tion with the dev elopi ng countries, first of all the A me ri ca n on e,
whose key features are rooted in the European Recovery Pro-
gram (ERP) or Marshall Plan. The ERP was launched immedi-
ately after the Second World War in order “to help” those
European Countries (such as Italy) whose industrial apparatus
had been dramatically destroyed and which had to enter the
forum of “democratic” nations (Truman doctrine). The same
principles—economic growth and democratization, according
with a “top-down” approach and an accentuated bilateralism
instead of multilateralism—oriented the birth and the goals of
USAID (created in 1961), a powerful “Cold War” instrument
against the Soviet Union in the area of developing countries.
Despite clear differences, the politics of international coopera-
tion carried out by the European Countries most engaged in this
activity (the Netherlands, Sweden, Norway, etc.) have to be em-
bedded in th e same globalized conte xt, in which the principles of
Western democracy and free market had to constitute the new
pillars of the former European colonies in Asia and Africa. For
these reasons this kind of cooperation has been the target of
several criticisms over the years, almost all of them from the
point of view opposite to the liberal conception, or even of
Marxist tendency, from the Dependency Theory to the current
positions of an economist like Jeffrey Sachs (Frank, 1966;
Cardoso & Faletto, 1979; Amin, 1977; Grieco, 1988; Sacks,
Through this research we get to the conclusion that other
channels have been used to develop the special relationship
between Italy and Mo z ambique. Thi s is due to three key factors:
first, the permanent pressure from the Italian “civil society” on
its politicians; second—paradoxically—the lack of a clear Ital-
ian strategy in its international and African politics which al-
lowed the acceptance—from a political perspective—of Mo-
zambique as the priority country for international Italian coop-
eration. Finally, a geo-political reason, since Mozambique had
been colonized by a weak European power such as Portugal,
which, on its leaving, left a vacuum in which the Italian ambi-
tions were able to fit . So, it is pos sible to say that , the building of
bilateral relations between Italy and Mozambique was initially
rooted in “informal” mechanisms, and only subsequently was
institutionalized at a formal level.
This article consists of three parts: in the first, a summary of
the main lines of the developm ent of t he Italian co operation bo th
in general and with Mozambique will be presented, accompa-
nied by essential statistical data; in the second, we will try to
formulate hypothesis in order to understand why Italy chose
Mozambique as its main cooperation partner; finally, we will
show the conclusion of our research.
In terms of methodology, the research has been based on a
number of sources: the official ones, published by the Italian
Foreign Ministry, the archives of the Ministry itself in Rome,
testimonies on the birth of th e cooperati on relations hips between
the two countries (on the Italian side as well as th e Mozambican),
the available bibliography, though not too wide.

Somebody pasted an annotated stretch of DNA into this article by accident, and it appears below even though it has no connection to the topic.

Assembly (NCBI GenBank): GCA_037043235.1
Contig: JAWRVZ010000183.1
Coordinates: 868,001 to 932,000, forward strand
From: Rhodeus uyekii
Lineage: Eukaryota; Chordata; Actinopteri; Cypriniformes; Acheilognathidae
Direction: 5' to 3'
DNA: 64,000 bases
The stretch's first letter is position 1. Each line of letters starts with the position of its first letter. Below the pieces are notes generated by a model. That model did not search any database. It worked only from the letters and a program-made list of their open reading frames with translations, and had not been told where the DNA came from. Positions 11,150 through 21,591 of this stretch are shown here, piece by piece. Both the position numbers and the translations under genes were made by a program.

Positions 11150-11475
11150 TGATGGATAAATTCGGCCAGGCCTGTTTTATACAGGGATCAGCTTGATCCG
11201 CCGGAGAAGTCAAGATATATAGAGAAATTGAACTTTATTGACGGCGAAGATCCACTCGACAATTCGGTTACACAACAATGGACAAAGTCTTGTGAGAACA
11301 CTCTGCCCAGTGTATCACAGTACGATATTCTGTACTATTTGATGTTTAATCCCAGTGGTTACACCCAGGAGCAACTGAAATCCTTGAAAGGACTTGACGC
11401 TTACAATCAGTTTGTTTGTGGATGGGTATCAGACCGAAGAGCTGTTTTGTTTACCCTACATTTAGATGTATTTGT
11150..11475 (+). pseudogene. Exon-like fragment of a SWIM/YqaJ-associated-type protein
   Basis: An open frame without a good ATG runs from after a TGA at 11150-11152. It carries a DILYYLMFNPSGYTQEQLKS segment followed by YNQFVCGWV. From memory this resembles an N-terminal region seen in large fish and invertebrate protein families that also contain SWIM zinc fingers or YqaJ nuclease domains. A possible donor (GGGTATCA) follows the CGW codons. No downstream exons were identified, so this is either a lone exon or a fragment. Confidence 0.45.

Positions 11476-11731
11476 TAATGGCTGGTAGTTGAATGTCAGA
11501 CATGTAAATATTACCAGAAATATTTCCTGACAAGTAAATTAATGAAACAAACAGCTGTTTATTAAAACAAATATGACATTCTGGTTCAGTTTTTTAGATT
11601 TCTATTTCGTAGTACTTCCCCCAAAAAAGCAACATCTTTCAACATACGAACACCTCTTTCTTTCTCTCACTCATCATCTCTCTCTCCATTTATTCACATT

Mozambique in the Italian Cooperation
The Birth of Italian International Cooperati on
After the end of the Second World War, Italy was in quite
difficult conditions. The Country had to be almost completely
rebuilt, especially in the North, where the largest part of its
industrial apparatus was concentrated. So, from 1945 to 1960,
the efforts of the Italian politics were focused on internal targets
more than on foreign policy. Moreover we have to remember
that Italy was a “losing power”, and had a low international
credibility. In addition to this, according to the reasons above
mentioned, Italy entered NATO in 1949 notwhistanding the hard
political battles led by the Communist and the Socialist Parties
inside and outside the Parliament, and only in 1955 joined the
United Nations. It is now easier to understand the reason why,
differently from w hat happene d f or the oth er Euro pean pow erful
States, Italy began to deal with cooperation with developing
countries very late.
The first steps of the Italian Government in the international
cooperation were 1) to manage the relations with Somalia, a
former colony, of which Rome had had the fiduciary admini-
stration until 1960; 2) The approval of two laws (the No.
1033/1966 and the No. 75/1970) regarding the international
volunteer service, with the aim to give technical assistance to
developing Countries; 3) The approval of the Law 1222/1971,
the first specifically directed to the international cooperation,
with a budget of 50 billion liras in 5 years. Once more, it was no t
a law dealing with all the aspects of international cooperation,
but an act which aimed at regulating the activity and the legal
status of public servants working in the technical cooperation
with the developing countries, giving special provisions to So-
malia. According to Gallizioli, because of the lack of a clear
strategy of its international (and African) politics, 80% of the
budget went to fatten the bureaucracy of the international or-
ganizations. Between 1971 and 1979 the private fluxes for In-
ternational cooperation overcame the public ones (Gallizioli,
This first phase of the Italian international cooperation was
characterized by a total confusion in terms of institutional
competence: the funds for Somalia administration were man-
aged by four ministries and the Italian Central Bank. The total
budget for Somal ia was of 90 billion lir as (about 50 million euro)
in the 1950s and of 60 billion liras in the following decade. The